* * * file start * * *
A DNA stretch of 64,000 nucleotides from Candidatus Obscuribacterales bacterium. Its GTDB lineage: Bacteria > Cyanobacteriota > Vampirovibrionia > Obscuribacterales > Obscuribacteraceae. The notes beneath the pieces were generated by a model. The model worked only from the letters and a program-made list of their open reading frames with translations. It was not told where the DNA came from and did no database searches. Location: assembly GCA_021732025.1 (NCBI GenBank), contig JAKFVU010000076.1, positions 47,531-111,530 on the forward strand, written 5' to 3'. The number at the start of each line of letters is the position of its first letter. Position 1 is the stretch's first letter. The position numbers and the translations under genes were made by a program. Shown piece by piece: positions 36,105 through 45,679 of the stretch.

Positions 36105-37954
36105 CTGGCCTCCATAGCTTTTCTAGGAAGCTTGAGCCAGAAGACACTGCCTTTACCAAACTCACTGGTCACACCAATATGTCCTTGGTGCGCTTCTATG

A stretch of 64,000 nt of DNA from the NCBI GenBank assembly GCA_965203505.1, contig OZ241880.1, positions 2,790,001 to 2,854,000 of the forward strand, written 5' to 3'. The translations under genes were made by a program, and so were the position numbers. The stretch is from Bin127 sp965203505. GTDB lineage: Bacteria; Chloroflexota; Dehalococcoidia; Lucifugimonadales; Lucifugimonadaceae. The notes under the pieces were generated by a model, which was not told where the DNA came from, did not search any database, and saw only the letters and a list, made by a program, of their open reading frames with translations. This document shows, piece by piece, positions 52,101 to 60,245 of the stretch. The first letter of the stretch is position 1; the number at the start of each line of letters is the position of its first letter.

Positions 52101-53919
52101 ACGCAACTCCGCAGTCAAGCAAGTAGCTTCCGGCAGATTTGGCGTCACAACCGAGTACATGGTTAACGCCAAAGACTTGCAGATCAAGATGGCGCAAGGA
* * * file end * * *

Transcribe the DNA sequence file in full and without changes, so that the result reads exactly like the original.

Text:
A DNA stretch of 64,000 nucleotides from Candidatus Obscuribacterales bacterium. Its GTDB lineage: Bacteria > Cyanobacteriota > Vampirovibrionia > Obscuribacterales > Obscuribacteraceae. The notes beneath the pieces were generated by a model. The model worked only from the letters and a program-made list of their open reading frames with translations. It was not told where the DNA came from and did no database searches. Location: assembly GCA_021732025.1 (NCBI GenBank), contig JAKFVU010000076.1, positions 47,531-111,530 on the forward strand, written 5' to 3'. The number at the start of each line of letters is the position of its first letter. Position 1 is the stretch's first letter. The position numbers and the translations under genes were made by a program. Shown piece by piece: positions 36,105 through 45,679 of the stretch.

Positions 36105-37954
36105 CTGGCCTCCATAGCTTTTCTAGGAAGCTTGAGCCAGAAGACACTGCCTTTACCAAACTCACTGGTCACACCAATATGTCCTTGGTGCGCTTCTATG

A stretch of 64,000 nt of DNA from the NCBI GenBank assembly GCA_965203505.1, contig OZ241880.1, positions 2,790,001 to 2,854,000 of the forward strand, written 5' to 3'. The translations under genes were made by a program, and so were the position numbers. The stretch is from Bin127 sp965203505. GTDB lineage: Bacteria; Chloroflexota; Dehalococcoidia; Lucifugimonadales; Lucifugimonadaceae. The notes under the pieces were generated by a model, which was not told where the DNA came from, did not search any database, and saw only the letters and a list, made by a program, of their open reading frames with translations. This document shows, piece by piece, positions 52,101 to 60,245 of the stretch. The first letter of the stretch is position 1; the number at the start of each line of letters is the position of its first letter.

Positions 52101-53919
52101 ACGCAACTCCGCAGTCAAGCAAGTAGCTTCCGGCAGATTTGGCGTCACAACCGAGTACATGGTTAACGCCAAAGACTTGCAGATCAAGATGGCGCAAGGA